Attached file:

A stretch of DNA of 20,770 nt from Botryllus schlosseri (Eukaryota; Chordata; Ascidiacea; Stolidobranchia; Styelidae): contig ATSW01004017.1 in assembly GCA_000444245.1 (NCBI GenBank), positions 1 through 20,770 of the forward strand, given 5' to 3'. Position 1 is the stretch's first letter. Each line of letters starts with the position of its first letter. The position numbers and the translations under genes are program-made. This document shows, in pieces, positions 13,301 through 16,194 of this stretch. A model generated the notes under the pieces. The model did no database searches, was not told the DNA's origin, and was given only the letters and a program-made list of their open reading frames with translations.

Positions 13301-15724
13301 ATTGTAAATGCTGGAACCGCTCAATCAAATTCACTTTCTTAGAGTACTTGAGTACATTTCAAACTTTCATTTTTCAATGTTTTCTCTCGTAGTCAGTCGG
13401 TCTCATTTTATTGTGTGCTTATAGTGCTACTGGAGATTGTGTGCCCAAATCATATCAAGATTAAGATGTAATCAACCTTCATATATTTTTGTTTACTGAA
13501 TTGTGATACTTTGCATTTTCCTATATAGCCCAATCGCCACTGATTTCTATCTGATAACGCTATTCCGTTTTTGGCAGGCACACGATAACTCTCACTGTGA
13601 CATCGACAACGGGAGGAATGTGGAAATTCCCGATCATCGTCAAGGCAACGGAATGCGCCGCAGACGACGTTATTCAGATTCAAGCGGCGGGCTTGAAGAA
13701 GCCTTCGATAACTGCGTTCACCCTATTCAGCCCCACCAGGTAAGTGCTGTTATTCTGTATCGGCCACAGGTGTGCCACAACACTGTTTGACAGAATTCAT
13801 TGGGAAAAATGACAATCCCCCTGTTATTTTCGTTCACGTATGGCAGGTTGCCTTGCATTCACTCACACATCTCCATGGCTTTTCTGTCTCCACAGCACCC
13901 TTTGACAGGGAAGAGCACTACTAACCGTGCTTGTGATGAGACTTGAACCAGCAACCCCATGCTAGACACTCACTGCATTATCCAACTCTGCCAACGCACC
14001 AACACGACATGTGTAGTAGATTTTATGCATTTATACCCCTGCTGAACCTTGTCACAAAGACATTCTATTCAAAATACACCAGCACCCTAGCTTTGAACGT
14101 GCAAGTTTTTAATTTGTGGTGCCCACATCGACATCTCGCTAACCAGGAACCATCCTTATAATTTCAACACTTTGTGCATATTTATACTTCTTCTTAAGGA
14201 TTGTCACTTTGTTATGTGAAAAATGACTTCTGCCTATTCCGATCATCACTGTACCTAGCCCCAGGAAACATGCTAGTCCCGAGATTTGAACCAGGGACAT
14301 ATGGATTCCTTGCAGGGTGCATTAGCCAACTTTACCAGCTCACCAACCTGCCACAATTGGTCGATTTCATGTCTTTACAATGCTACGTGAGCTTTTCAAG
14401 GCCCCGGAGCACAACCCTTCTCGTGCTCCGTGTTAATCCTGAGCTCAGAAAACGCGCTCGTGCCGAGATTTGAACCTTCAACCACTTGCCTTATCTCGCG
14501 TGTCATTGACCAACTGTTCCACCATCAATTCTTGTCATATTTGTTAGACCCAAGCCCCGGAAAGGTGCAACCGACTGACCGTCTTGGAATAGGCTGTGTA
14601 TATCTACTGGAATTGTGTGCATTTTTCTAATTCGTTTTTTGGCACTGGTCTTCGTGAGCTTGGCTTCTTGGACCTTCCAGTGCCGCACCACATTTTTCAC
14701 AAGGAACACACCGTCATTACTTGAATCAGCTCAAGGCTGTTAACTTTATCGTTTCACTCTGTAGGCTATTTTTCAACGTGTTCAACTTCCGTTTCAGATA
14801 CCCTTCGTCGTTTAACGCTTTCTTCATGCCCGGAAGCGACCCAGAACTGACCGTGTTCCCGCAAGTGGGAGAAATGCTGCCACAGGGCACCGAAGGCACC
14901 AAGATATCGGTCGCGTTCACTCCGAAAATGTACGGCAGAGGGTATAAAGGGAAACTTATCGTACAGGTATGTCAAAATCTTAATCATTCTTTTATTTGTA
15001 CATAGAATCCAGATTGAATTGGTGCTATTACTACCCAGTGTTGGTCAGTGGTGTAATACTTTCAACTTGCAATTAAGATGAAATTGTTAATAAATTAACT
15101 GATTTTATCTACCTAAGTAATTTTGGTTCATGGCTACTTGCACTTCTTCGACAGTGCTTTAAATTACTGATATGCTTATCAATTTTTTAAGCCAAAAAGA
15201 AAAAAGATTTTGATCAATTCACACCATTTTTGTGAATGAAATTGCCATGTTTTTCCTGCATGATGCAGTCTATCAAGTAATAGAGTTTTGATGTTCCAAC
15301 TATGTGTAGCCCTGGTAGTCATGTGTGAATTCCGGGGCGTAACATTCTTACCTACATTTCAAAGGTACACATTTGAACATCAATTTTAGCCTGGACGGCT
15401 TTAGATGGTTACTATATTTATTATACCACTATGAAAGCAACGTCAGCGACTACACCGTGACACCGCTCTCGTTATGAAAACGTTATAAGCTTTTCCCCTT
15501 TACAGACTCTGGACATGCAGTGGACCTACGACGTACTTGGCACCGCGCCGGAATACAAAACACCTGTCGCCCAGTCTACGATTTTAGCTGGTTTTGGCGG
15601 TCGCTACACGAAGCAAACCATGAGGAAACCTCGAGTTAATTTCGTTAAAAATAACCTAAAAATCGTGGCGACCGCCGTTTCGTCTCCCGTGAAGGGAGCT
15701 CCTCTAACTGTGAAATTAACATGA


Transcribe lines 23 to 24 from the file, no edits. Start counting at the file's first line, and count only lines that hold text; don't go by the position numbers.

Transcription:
15301 TATGTGTAGCCCTGGTAGTCATGTGTGAATTCCGGGGCGTAACATTCTTACCTACATTTCAAAGGTACACATTTGAACATCAATTTTAGCCTGGACGGCT
15401 TTAGATGGTTACTATATTTATTATACCACTATGAAAGCAACGTCAGCGACTACACCGTGACACCGCTCTCGTTATGAAAACGTTATAAGCTTTTCCCCTT